Marley moved back to Maine after a few years of chasing fame in California to do east coast comedy full-time, and he’s built a nice franchise.  Lately, however, he’s feeling the lure of Hollywood.  He recently returned to L.A. for work on a DirecTV project, a pilot with fellow comedians Bob Saget, Dom Irrera and Jon Lovitz called “Comedy Justice.”  The show is patterned after “Judge Judy” and “People’s Court,” but with comedians as lawyers. 

But he loves his life here too much to move back.  “If they can put something on tape and be done with it, that’s fine,” he says, “but I’d have to think hard about doing a series.” 

Why would he want to?  He packs houses from Maine to Maryland.  His Manchester shows have drawn so well, there’s talk of playing the Verizon Center next time around. 

As for Claremont, Marley says, “I’m psyched – I had such a great time there last time.”  In January, he played to a sold out house, and lingered in the lobby for over an hour after the show, signing CDs and posters for fans.  For Saturday’s show, he’s bringing George Hamm.  “He gets the crowd going from zero to sixty in nothing flat,” says Marley.  “He headlines in Boston.  He could do that in any room, so it’s great to have him opening for me.”

Robert Dubac’s “The Male Intellect”

dubacsmall.jpgAccording to Robert Dubac, man’s struggle to understand women – and vice versa – will never end.

“Women are a paradox,” says the comedian, who performs his one-man show, “The Male Intellect,” February 8 at the Claremont Opera House. “They want us to figure things out. But once we do, they want us to stop. Honesty is the most important thing to a woman – unless it’s the truth about her. They want a man to be more intelligent, but get ticked off when he’s right.”

Dubac doesn’t let men off the hook. “We like the Three Stooges,” he says, “while women don’t think even one stooge is funny. Three – that’s redundant.”

In “The Male Intellect,” the comedian morphs into an array of characters, all with worse instincts than his, to try and close the communication gap between the sexes. There’s the Colonel, a stereotypical redneck who insists that honesty is what women want, but has an odd idea of what that is.

Tell her you’re a jerk, he coaches “Bobby,” the perplexed character at the center of the show. Later, when she realizes it’s true, you can remind her that she was warned.

The bon vivant Jean-Michel offers some useless advice – “speak French,” he says, “women love that” – but does provide a telling assessment of the difference between the sexes when the subject is sex. “It is like a little light switch in your room of love,” he says. “It is on – I want it. Oops, I changed my mind – poof, it’s off.”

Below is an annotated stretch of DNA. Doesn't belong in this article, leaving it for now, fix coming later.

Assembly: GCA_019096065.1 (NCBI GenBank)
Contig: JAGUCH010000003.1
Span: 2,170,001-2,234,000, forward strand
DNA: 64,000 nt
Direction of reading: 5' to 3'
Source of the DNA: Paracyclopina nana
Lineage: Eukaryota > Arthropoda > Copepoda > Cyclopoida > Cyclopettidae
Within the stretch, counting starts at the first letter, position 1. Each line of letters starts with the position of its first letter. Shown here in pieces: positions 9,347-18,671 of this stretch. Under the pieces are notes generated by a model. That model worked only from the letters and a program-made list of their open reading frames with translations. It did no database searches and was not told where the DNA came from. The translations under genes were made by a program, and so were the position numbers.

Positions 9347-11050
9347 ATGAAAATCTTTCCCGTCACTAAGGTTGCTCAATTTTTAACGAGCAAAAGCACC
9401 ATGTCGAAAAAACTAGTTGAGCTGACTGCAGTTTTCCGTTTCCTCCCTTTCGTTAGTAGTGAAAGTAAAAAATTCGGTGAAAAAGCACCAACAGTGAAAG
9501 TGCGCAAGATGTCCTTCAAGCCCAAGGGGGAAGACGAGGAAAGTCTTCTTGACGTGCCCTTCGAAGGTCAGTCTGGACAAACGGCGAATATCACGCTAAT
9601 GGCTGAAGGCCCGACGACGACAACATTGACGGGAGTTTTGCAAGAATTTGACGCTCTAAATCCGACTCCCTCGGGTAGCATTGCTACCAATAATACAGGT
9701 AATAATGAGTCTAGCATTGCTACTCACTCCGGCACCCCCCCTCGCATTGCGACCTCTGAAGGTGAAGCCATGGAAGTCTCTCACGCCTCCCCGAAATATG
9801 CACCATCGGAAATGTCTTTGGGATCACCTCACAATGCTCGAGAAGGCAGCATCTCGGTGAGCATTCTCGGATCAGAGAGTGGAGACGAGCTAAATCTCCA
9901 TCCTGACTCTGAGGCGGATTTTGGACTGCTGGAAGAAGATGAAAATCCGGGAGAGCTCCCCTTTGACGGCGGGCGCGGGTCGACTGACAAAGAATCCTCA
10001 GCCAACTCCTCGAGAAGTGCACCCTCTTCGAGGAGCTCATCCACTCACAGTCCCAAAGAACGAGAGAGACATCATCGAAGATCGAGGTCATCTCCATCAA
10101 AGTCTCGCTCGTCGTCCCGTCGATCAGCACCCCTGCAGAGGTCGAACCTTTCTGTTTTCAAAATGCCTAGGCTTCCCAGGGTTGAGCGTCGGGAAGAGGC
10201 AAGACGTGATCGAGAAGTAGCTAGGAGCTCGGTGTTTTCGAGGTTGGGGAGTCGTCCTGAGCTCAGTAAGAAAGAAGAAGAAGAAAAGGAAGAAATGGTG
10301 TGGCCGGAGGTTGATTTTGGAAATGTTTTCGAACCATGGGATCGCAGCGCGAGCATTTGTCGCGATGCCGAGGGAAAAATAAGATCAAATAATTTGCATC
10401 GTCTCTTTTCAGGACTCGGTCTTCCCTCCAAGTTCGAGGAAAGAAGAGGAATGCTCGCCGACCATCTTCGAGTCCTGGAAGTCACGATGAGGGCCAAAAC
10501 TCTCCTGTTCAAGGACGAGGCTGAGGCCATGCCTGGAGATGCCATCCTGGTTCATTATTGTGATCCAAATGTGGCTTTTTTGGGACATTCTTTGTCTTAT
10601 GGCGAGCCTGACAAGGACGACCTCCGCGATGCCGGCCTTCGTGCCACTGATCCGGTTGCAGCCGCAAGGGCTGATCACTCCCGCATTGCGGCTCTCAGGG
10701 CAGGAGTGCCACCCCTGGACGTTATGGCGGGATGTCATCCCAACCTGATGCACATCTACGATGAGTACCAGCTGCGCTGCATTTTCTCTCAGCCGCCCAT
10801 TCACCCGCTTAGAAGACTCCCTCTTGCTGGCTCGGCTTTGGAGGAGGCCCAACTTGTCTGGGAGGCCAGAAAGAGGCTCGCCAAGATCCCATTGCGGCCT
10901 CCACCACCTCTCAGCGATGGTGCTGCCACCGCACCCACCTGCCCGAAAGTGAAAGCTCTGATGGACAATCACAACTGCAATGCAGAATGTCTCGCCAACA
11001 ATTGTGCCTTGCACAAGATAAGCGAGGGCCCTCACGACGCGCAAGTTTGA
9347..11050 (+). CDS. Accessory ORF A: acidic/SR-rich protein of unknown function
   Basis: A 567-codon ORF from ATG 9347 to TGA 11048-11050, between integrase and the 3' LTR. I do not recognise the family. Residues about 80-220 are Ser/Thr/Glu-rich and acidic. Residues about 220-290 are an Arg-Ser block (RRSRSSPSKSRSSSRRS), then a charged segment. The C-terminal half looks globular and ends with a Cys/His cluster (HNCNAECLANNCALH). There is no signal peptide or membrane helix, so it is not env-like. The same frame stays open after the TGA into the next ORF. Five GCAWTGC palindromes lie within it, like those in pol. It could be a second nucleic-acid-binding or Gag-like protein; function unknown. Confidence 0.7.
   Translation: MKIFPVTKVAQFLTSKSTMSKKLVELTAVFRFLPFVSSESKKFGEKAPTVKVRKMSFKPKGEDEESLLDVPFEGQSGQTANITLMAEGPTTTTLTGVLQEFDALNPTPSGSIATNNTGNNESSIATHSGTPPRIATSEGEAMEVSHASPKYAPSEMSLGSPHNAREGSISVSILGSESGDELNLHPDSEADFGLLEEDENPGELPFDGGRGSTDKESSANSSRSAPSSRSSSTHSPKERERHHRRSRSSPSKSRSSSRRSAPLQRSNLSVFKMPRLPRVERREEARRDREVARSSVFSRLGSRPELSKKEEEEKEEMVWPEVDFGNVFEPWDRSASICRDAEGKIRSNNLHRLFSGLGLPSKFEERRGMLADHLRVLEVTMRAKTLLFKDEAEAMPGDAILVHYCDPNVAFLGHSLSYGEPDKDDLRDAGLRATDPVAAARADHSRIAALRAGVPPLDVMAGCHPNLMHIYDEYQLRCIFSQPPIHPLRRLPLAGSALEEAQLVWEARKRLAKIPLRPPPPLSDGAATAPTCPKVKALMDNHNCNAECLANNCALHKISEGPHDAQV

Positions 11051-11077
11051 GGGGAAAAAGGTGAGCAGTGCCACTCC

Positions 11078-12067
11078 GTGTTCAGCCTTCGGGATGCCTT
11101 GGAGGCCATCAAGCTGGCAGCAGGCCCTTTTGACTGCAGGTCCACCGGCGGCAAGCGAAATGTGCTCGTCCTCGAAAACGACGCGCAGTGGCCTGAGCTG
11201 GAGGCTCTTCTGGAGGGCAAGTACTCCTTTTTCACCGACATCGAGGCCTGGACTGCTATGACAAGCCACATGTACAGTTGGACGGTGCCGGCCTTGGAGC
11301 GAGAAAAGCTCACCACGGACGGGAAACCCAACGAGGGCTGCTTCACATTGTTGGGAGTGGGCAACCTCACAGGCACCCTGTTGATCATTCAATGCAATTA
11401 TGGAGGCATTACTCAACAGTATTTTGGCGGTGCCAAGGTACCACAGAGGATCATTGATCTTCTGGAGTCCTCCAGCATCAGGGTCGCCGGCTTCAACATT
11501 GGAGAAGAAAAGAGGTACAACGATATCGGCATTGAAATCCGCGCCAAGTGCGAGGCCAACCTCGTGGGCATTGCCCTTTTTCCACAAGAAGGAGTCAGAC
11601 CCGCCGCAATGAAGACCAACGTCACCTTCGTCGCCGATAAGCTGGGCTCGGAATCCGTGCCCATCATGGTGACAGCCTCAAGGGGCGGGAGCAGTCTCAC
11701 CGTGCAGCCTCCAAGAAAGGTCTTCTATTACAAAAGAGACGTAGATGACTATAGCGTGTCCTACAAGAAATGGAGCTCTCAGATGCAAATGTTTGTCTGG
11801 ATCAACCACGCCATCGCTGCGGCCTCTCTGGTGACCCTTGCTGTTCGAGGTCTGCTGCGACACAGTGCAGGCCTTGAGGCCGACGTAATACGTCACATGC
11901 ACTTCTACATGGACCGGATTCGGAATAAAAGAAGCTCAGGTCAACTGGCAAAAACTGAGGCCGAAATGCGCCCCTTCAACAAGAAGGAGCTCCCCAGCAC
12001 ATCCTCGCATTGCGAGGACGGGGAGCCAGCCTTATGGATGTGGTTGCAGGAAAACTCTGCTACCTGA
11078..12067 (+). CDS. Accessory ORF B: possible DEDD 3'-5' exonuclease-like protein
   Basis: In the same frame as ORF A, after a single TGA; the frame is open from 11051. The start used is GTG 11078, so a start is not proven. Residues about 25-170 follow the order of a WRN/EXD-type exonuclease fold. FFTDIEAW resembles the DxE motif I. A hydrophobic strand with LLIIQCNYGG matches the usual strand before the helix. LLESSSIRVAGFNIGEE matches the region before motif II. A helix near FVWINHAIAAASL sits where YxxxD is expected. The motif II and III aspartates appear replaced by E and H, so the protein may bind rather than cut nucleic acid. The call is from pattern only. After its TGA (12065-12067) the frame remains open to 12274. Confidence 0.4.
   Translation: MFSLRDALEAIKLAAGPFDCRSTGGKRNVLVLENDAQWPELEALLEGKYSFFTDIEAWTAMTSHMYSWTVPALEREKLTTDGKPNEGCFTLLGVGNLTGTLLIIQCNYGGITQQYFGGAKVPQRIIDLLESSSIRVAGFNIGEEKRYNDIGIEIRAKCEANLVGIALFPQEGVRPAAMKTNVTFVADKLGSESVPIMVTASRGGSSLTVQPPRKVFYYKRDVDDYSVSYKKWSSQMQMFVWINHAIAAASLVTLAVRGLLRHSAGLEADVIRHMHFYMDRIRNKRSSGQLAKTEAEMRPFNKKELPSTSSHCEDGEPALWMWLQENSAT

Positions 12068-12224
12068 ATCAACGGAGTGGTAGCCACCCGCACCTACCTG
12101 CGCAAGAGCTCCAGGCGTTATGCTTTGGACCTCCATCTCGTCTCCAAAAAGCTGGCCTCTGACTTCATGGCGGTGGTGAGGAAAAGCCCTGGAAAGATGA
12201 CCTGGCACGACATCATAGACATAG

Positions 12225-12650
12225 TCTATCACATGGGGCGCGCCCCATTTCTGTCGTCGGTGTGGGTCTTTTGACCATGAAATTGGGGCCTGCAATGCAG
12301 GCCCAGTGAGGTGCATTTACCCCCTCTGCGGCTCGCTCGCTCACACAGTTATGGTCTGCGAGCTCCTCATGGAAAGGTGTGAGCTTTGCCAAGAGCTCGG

Man’s switch has only one position, says Jean-Pierre. “Because we never know when yours will be on, we have to keep ours on all the time.”

Throughout the show, Dubac ranges across a two-sided stage that represents his confused mind. The masculine right side, where his chauvinistic alter egos live, is cluttered and chaotic. It’s filled with stuff, like a dented file cabinet where he keeps his beer. “What?” he asks, popping a Corona. “I keep it filed under ‘B’.”

The left side, on the other hand, is a virtual clean slate, waiting to be filled with enough secrets for the just-dumped Bobby to win back his fiancé. Bobby’s feminine voice will only provide hints about how he should do that, leaving him to fill in the gaps.

Before “The Male Intellect” began its’ long run – now over 12 years, and translated into four languages – Dubac did stand-up comedy and worked as an actor. He appeared in the movies “Sketch Artist” and “The Rookie,” and had guest television roles in “Growing Pains,” “Diff’rent Strokes” and a 2-year stint on the soap opera, “Loving.”

As a comedian, Dubac honed his skills on the late 70’s concert circuit, opening for groups like the Allman Brothers and Jimmy Buffett. He also toured with the Police, who are currently readying a reunion performance at the upcoming Grammy broadcast. Back then, they were an unknown band on their first American run. “We rode around in two Econoline vans, trying to shove alternative music and comedy down the mouths of the southern rock and roll circuit,” says Dubac.

“The Male Intellect” isn’t autobiographical, he says. Dubac’s been happily married for 11 years, and his wife, a former actress, provided him with a lot of input. “When I first started doing the show, it was this little group of misogynists who were trying to figure out women,” he says. “With her help, it grew into something – a guy who’s going to flush that out of his system and face life as it really is. That’s more conducive to a relationship than drawing a line in the sand and saying that’s the way I am.

“I tell people I wrote the show, but she explained it to me,” says Dubac. “That’s her joke, actually. I have to give her credit.”

He wrote the show in the early 90s, as he grew tired of a misguided stand-up scene. “The weight of the material you could do on stage got less and less,” he says. “It was all built for that six-minute television spot that everyone wanted to get on the Tonight Show. I think it stifled the creativity.”

Though Dubac plays the subject for laughs, he wants the show to provide “a positive experience.” Couples should think of “The Male Intellect” as a pre-Valentine’s Day gift. “I am kind of sifting through the decades of therapy people go through and giving it to them in 90 minutes.” For men, it’s easier and cheaper than weekly visits to the shrink, he says, “and you get to do it while you watch another guy drink a beer.”

Seriously, says Dubac, “the show celebrates the differences between men and women, and how you can work it out.”

What’s the secret? “ It’s OK to think like a woman – it doesn’t make you gay,” he says. “Well, maybe gay enough to use coasters.”